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Modulation of dendritic excitability

  • Author / Creator
    Hamilton, Trevor
  • The computational ability of principal neurons and interneurons in the brain and their ability to work together in concert are thought to underlie higher order cognitive processes such as learning, memory, and attention. Dendrites play a very important role in neuronal information processing because they receive and integrate incoming input and can undergo experience-dependent changes that will alter the future output of the neuron. Here, I have used whole-cell patch clamp recordings and fluorescent Ca2+-imaging to examine the modulation of dendritic excitability in principal neurons of the rat and human hippocampus and neocortex. First, I determined that dendrites of dentate granule cells of the hippocampus are tuned to high frequencies of both afferent input and backpropagating action potentials. Under these conditions they are also capable of generating regenerative dendritic activity that can propagate to the soma, which is prone to modulation. In particular, Neuropeptide Y (NPY) Y1 receptors can decrease frequency-dependent dendritic Ca2+ influx. Dopamine D1 receptors (D1Rs) have an opposite effect; they potentiate frequency-dependent dendritic excitability. These two neuromodulators also have an opposing effect on plasticity, with dopamine acting to induce, and NPY acting to inhibit long-term potentiation (LTP). Parallel observations of D1-induced LTP and an NPY-mediated decrease in dendritic excitability in rodents were complemented by findings in human dentate granule cells. Second, I examined the role of NPY receptors on dendrites of layer 5 pyramidal neurons. In these neurons I found that NPY acts post-synaptically on distal dendrites via the Y1 receptor to inhibit frequency-dependent Ca2+-currents, similar to the findings in dentate granule cells. NPY also decreased regenerative Ca2+ currents caused by the appropriate pairing of pre- and post-synaptic input. Together, these observations demonstrate that the role of NPY in the hippocampus and neocortex is not solely as an anti-epileptic agent. NPY release, likely to occur during high frequency oscillatory activity, can act locally to limit dendritic excitability, which can have a profound effect on plasticity. In the dentate gyrus, NPY can inhibit a D1R induced increased dendritic excitability and resultant changes in synaptic strength. These findings will further the understanding of dendritic information processing in the hippocampus and neocortex.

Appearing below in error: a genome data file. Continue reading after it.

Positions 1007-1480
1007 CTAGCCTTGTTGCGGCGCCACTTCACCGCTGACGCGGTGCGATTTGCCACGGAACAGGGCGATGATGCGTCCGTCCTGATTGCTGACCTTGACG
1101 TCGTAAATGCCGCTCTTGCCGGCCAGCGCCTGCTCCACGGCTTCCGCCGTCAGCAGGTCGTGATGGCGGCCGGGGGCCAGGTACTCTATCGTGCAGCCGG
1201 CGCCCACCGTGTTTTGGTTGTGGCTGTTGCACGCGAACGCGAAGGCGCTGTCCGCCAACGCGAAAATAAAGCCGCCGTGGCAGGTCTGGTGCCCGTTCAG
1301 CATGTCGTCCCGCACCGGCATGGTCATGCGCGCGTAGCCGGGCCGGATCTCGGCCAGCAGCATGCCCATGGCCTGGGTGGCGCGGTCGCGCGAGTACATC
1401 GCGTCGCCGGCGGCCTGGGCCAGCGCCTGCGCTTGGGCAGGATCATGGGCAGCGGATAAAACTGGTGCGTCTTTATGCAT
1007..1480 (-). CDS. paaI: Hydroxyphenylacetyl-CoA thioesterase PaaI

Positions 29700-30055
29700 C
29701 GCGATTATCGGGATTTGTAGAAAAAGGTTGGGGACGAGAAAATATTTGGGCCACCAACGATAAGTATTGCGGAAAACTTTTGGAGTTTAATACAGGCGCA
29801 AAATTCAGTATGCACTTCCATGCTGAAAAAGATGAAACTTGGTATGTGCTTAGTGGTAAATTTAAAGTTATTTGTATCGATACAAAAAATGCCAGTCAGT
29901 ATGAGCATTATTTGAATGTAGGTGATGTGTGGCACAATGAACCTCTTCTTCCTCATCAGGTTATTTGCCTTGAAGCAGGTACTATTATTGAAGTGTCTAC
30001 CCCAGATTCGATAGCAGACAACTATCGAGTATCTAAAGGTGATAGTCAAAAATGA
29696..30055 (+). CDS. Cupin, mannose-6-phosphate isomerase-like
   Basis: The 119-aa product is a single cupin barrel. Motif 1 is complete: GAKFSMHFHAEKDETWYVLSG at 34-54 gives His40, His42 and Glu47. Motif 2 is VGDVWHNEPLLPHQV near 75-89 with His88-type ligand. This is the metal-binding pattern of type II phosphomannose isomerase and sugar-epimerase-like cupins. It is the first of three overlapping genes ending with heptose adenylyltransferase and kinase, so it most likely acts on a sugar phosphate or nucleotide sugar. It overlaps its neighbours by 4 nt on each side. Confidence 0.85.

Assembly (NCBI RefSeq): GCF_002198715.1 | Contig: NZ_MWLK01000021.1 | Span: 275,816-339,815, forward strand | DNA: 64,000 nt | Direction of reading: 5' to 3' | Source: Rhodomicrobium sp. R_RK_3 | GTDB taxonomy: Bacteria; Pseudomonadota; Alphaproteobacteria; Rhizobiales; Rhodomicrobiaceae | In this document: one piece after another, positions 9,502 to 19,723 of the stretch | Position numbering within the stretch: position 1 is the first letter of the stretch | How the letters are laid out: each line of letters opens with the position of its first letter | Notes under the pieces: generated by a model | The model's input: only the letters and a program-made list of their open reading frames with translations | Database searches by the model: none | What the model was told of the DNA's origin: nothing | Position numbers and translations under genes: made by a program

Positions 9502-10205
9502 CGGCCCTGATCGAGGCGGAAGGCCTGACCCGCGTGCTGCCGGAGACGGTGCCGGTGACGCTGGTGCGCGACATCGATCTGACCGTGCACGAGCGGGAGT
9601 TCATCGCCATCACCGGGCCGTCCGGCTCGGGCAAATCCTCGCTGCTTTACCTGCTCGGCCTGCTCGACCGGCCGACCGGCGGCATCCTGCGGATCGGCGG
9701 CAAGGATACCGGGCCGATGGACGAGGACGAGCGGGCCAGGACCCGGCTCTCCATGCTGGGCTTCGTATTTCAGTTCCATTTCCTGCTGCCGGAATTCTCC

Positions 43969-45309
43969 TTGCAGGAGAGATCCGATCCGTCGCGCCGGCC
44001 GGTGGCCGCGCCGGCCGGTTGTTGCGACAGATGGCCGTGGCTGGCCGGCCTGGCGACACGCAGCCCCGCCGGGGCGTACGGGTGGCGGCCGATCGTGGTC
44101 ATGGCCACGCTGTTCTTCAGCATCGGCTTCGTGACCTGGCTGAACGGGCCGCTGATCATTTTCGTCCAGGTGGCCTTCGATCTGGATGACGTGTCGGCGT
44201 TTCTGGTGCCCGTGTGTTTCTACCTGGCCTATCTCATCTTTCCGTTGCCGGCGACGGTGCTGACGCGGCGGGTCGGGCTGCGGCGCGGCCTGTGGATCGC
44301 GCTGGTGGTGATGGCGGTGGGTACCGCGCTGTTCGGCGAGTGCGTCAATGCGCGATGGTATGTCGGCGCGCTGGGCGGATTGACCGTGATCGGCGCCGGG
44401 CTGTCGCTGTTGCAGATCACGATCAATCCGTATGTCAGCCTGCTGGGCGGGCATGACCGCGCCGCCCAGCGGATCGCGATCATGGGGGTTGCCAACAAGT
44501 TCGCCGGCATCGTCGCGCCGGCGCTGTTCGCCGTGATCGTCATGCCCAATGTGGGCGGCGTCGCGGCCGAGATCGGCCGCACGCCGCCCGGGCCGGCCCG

• Subjects / Keywords
  • Graduation date
    2009-11
  • Type of Item
    Thesis
  • Degree
    Doctor of Philosophy
  • DOI
    https://doi.org/10.7939/R3NK5H
  • License
    This thesis is made available by the University of Alberta Libraries with permission of the copyright owner solely for non-commercial purposes. This thesis, or any portion thereof, may not otherwise be copied or reproduced without the written consent of the copyright owner, except to the extent permitted by Canadian copyright law.
  • Language
    English
  • Institution
    University of Alberta
  • Degree level
    Doctoral
  • Department
    • Centre for Neuroscience
  • Supervisor / co-supervisor and their department(s)
    • Colmers, William F. (Pharmacology)
  • Examining committee members and their departments
    • Smith, Peter A. (Pharmacology)
    • Dickson, Clayton (Psychology)
    • Wang, Yu Tian (UBC)
    • Ballanyi, Klaus (Physiology)